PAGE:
The New Drilled-Through Bridge
In our most recent ukulele builds we’ve changed over to a drilled-through bridge. There are a number of reasons for this and we’ll go over them here. Besides looking very clean and simple, the drilled-through bridge offers several benefits.
Better Bridge Security
With a slotted/knotted bridge where the strings tie directly to bridge, the bridge is secured solely by glue, and the tension of the strings wants to pull it off the soundboard. While it’s not very common, it is possible for a bridge to detach because the torque on the bridge can be significant as the strings are tightened particularly with 5-, 6- and 8-string instruments. With the drilled-through bridge, the strings go through the bridge, the soundboard and the underlying bridge plate and the string tension acts to hold these three elements together rather than pull them apart. We use a small washer on the strings to spread the load of the knot out over a larger area. As modern players tend toward heavier, tighter strings, this can be a soundboard saver.
A Flatter Lower Profile
The drilled-through bridge can be made much flatter than a standard bridge and this gives a nice low profile that is more comfortable for your strumming/plucking arm. Also there are no string ends to brush against and the whole thing looks very sleek and clean
Good String Angle
We like to run a relatively thick fretboard (we’ll discuss why in another post) so our saddles need to be high as well. This allows us to have a nice sharp string-bend over the saddle while running a relatively gentle crown on top of the saddle. This combination prevents buzzing at the bridge/saddle and also increases torque on the soundboard. The increased torque gives is better vibration transmission to the soundboard for better volume.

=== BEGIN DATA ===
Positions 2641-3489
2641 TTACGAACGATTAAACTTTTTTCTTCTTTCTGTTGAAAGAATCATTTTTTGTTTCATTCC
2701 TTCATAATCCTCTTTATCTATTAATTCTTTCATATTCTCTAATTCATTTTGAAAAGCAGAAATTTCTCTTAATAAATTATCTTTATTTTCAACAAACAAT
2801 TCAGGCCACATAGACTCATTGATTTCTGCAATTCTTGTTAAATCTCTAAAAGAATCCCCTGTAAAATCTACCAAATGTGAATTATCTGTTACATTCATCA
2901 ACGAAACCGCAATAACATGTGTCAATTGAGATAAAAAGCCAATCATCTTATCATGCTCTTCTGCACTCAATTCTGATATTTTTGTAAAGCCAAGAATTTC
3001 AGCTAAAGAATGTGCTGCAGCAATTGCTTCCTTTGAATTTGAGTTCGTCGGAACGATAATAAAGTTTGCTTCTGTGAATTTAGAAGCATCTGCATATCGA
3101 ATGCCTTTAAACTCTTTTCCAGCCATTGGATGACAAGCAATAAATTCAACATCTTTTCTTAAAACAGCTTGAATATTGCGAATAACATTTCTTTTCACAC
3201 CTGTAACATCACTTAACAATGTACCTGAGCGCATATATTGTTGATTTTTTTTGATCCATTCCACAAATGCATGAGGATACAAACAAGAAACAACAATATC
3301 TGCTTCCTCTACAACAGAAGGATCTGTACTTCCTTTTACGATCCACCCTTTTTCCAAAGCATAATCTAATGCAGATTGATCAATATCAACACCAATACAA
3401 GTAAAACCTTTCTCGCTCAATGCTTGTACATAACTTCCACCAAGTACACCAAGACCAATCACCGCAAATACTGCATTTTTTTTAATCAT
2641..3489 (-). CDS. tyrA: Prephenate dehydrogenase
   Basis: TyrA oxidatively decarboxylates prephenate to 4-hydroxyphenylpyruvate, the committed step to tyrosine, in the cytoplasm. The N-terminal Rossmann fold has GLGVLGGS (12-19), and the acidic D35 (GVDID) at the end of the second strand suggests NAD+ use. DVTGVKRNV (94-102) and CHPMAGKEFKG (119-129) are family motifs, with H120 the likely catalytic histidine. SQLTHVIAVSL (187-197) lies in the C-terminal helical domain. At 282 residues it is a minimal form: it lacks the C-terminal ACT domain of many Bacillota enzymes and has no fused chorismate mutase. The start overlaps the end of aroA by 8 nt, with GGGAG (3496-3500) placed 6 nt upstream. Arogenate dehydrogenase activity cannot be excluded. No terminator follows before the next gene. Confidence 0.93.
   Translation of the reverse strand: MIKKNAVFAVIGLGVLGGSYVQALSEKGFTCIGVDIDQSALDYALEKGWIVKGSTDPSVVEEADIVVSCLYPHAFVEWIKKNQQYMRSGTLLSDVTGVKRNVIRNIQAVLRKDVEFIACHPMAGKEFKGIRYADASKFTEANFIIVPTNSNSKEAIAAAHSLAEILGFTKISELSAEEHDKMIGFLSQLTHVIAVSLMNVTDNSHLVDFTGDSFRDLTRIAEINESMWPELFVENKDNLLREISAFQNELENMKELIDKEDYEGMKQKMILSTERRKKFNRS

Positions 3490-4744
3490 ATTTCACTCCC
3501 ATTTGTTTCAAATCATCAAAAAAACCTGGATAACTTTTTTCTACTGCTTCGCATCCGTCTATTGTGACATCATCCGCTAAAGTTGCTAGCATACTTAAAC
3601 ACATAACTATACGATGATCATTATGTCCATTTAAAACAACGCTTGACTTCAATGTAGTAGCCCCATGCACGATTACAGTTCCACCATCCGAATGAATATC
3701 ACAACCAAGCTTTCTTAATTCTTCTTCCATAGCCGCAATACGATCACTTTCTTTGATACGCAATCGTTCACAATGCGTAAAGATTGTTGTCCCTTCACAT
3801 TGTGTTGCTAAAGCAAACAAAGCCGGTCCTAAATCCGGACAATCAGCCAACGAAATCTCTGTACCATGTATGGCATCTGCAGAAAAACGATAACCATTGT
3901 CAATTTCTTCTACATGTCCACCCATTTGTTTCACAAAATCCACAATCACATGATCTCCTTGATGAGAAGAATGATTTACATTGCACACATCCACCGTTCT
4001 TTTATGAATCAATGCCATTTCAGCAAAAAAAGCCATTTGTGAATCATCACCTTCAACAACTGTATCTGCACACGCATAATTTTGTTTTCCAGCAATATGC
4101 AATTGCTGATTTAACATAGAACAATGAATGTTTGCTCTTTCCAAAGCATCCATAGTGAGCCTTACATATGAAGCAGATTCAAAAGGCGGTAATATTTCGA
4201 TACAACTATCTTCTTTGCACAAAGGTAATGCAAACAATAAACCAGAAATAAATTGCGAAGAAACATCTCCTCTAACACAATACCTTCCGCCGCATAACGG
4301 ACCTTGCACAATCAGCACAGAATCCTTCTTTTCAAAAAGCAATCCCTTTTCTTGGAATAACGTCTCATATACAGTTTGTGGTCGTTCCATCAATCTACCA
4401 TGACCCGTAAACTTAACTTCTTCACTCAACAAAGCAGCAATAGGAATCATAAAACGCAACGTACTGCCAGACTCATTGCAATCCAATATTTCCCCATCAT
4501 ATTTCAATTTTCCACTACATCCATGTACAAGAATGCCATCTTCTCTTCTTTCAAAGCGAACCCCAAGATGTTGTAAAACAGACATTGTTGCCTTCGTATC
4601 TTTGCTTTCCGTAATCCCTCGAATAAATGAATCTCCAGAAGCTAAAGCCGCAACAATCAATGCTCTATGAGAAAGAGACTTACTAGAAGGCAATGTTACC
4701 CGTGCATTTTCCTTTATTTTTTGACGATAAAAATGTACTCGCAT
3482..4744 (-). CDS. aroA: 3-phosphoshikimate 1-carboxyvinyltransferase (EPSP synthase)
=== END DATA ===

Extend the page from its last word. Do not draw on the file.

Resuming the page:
One Draw Back
One minor drawback is that re-stringing can be a little trickier but it’s not as difficult as you might imagine. You simply feed the strings through the bridge and fish them out through the soundhole. You put on the washer, tie the knot (we use a simple figure 8 knot) and voila, you’re set.
And a Bonus for the Luthier
An added plus just for me is that it also makes bridge construction easier. Instead of cutting and shaping the knot slot, now we just drill through and shave the bridge down nice and low.
Better tone, more bridge security, more comfort, clean good looks… not bad for a small change.
Note: You might notice that our saddles do not go all the way to the ends of the saddle slots. They are cut short. We do this to allow easier removal of the saddles. The saddles are sized to fit quite snugly in their slots so we blunt the ends so you can get a small screwdriver under the end to help lift them up.